Breakthrough for DC power

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ABB has signed two contracts worth a total on NOK 1.9 billion to provide technology, power supply and drive systems as well as a new compressor module for Statoil's Troll A platform. The project is also a breakthrough for use of ABB's HVDC Light technology in an offshore context. The new solution has been engineered and tested in close collaboration with Statoil. Work on the two contracts will be over a 3 1/2 year period. Troll A is the first plattform fully power supplied from the shore based, hydro driven norwegian electricity network.

High-voltage direct current

The contract for the DC system is for NOK 600 million and is to be delivered by ABB's Process Industry Division. The newly developed power transmission system is well suited to offshore use due to its compact size and low weight.

The contract includes design work for building two HVDC Light-based drive systems for the two compressors to be installed on the platform. The project includes preparations for delivering and installing rectifier stations in Kollsnes, DC cables (70 km) to Troll A and inverter stations and motors on the platform itself. The two motors, each 40 MW, will drive the compressors to be installed.

The electrical drive system, which is to power the new compressors on Troll A, is based on several newly developed technologies in the area of high-voltage power transmission. Although all the technologies have been previously used in other projects from ABB, in this project the components will be assembled for the first time into an electric drive system.

High-voltage motor

A big advantage of the system is that a transformer is not required on the platform, since the high-voltage motor (60 kV) is fed directly from the inverter, yielding significant weight reductions compared with a traditional system based on AC and large transformers.

In 1997 ABB launched a new technology for DC power transmission based on voltage-fed converter technology - HVDC Light. It uses pulse-width modulation (PWM) for generating a fundamental harmonic voltage. Using the PWM technique, the amplitude and phase angle of the voltage can be freely controlled within certain limits. This permits independent and very rapid regulation of the active and reactive power output.

The component offering the most intriguing possibilities for the DC power system is a so-called insulated-gate bipolar transistor (IGBT). This is a metal-oxide semiconductor (MOS) that requires minimal control power. The power can be taken from the main circuit via attenuation circuits across each IGBT, making possible a serial connection of IGBTs with good voltage distribution even with switching frequencies in the KHz area. The high switching frequencies mean that only relatively small filters are necessary.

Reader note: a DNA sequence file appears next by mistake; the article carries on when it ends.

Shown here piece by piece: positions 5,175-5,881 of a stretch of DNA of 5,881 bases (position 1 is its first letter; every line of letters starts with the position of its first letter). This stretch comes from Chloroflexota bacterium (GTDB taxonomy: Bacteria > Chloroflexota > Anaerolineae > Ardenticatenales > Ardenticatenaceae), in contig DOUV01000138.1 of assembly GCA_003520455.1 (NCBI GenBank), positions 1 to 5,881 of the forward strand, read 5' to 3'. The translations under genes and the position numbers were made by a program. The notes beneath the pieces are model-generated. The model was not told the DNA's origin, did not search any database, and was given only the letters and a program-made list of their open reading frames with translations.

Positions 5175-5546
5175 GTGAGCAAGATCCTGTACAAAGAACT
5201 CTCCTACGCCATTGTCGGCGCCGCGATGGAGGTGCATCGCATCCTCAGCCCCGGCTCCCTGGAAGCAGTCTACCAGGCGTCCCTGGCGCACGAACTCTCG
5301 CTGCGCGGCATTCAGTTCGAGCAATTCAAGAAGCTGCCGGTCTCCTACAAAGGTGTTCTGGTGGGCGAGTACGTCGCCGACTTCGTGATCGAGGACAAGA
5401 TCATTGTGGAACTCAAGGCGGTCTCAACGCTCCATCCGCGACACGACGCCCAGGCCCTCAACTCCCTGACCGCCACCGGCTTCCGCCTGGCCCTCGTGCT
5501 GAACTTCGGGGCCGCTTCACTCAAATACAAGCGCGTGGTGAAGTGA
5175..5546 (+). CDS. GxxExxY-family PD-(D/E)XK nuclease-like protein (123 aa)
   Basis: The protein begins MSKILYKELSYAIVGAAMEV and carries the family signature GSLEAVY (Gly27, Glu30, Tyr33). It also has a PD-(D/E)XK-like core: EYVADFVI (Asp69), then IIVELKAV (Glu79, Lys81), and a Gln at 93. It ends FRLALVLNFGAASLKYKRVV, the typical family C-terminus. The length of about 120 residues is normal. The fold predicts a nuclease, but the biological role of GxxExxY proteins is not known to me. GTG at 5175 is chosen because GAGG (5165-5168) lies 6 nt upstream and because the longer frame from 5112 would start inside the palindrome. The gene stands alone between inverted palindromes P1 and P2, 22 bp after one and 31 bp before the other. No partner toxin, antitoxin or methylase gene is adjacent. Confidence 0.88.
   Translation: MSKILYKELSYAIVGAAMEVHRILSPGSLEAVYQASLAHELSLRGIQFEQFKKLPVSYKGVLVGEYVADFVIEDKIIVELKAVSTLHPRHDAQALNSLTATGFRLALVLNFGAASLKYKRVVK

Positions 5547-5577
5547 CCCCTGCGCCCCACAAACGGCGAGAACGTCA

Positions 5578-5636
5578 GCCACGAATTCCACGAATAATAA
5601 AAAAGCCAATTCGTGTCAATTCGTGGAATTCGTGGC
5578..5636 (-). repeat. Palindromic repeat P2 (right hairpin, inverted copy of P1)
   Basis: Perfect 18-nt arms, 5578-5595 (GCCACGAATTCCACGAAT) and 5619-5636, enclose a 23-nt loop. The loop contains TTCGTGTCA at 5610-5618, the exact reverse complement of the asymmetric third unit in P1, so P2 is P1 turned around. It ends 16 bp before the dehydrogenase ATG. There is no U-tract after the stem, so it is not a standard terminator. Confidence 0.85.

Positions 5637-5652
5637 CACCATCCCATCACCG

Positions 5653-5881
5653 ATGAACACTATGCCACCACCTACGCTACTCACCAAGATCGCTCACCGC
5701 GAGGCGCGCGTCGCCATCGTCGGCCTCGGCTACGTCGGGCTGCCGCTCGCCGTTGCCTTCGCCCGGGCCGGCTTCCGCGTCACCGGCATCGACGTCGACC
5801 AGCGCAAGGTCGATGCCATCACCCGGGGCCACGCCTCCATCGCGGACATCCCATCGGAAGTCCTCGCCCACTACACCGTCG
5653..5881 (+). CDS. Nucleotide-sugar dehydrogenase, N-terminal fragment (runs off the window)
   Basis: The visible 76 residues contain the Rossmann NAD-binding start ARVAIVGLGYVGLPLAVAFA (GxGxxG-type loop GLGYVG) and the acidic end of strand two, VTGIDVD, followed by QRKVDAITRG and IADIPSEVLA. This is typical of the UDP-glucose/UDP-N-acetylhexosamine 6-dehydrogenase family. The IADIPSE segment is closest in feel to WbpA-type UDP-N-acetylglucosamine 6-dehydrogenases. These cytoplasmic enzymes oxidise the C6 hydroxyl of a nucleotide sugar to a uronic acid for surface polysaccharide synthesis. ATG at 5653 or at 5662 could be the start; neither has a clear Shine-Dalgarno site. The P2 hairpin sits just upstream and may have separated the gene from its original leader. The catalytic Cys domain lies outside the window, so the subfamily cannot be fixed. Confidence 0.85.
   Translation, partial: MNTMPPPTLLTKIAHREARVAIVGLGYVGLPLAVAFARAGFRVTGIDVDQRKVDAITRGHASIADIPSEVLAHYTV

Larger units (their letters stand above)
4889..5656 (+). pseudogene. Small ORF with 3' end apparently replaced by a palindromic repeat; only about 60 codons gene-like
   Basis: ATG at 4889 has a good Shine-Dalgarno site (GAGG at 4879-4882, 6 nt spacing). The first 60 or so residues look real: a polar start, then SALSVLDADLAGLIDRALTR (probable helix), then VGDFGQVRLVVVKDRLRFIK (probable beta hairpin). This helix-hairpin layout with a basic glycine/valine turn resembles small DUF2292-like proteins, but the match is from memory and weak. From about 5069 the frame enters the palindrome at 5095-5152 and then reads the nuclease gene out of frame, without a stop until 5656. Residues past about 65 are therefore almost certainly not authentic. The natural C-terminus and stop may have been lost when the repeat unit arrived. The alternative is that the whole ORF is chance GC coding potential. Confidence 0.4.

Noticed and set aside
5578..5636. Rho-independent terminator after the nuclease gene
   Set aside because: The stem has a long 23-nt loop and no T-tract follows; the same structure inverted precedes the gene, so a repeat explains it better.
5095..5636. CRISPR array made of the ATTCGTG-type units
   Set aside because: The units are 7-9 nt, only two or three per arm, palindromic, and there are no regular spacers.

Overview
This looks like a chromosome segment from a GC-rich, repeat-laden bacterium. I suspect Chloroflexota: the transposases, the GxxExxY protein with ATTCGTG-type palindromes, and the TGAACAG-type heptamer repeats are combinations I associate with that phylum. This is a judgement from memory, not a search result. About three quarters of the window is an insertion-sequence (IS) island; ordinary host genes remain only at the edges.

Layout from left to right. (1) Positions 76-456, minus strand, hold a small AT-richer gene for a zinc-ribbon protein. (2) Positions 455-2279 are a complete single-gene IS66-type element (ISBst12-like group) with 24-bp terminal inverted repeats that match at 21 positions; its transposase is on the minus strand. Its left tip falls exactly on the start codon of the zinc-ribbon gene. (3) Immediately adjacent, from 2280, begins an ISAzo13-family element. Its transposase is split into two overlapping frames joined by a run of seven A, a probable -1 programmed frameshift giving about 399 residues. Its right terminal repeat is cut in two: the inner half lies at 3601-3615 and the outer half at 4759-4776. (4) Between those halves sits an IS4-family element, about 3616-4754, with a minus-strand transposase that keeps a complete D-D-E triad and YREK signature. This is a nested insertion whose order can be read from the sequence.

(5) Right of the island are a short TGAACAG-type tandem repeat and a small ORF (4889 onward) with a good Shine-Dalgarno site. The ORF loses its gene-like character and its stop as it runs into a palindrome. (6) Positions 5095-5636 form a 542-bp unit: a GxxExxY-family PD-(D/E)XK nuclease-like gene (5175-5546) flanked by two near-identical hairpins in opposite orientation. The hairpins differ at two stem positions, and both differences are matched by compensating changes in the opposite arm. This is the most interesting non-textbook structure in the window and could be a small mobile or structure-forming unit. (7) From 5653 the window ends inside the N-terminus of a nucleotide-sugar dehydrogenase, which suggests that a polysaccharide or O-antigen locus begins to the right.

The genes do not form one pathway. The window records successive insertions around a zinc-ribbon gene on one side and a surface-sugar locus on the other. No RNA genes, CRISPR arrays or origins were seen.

Cost-effective cable

The concept includes another innovation: the HVDC Light cable, an extruded polymer cable. For high-voltage AC there has been a shift in technology from paper-insulated to extruded polymer cables. A similar development for producing an extruded HVDC cable has yielded a flexible, cost-effective product that is an important part of the entire concept.

Operating experience confirms quick and precise control of active and reactive power output in step with variations on the grids. The favourable experience with the transmission systems already installed also show that HVDC Light stations can be designed so that shutdowns for maintenance are necessary only every other year - and then only for a few days. The installation's lifetime is more than thirty years and predicted availability is above 99 percent.

High-voltage DC offshore

"With offshore use of high-voltage DC, we have to concider that the systems, components and resources being used are well known from land-based projects, but provide new challenges when they are assembled into a drive system offshore," says project director Olav Hagen with ABB's Process Industry Division. Besides the technical challenges presented, the project will focus particularly on safety in order to live up to Statoil's mandated zero-injury philosophy during project implementation and to ensure reliable operation during the installation's lifetime.

On an offshore installation, the amount of weight that can be added as well as any spare space is limited and is therefore precious to the operator. The equipment must be compact with a minimum weight. That is why the voltage-fed converter technology has particular advantages over classical high-voltage DC. The filters are small and there is no need for a rotating phase advancer.

The new type of motor (Motorformer) uses round instead of square conductors in its windings. Although the superiority of using round conductors in high-voltage systems is well known in theory, practical use has presented problems. The Motorformer is a synchronous motor that is based on a new cable technology.

Protected by over 200 patent applications, this new technology makes it possible to dispense with a number of components normally found in conventional installations with motors. This means lower costs for service, maintenance and spare parts.

Avoids emissions

ABB Offshore Systems has the NOK 1.3 billion contract to deliver the 4,000 tonne compression module. Since the reservoir pressure in the Troll field is falling, there will be a need in 2005 to compress the gas. The compressors will increase today's capacity to process gas on Troll A from 85 million to 100 million standard cubic metres of gas per day, counteracting the effect of the sinking pressure in the Troll field's gas reservoir.

"Unlike the conventional gas turbines traditionally used to generate power for compressors offshore, using an electric drive system will mean avoiding high levels of CO 2 and NOx emissions," says Rune Finne, head of ABB's Process Industry Division in Norway.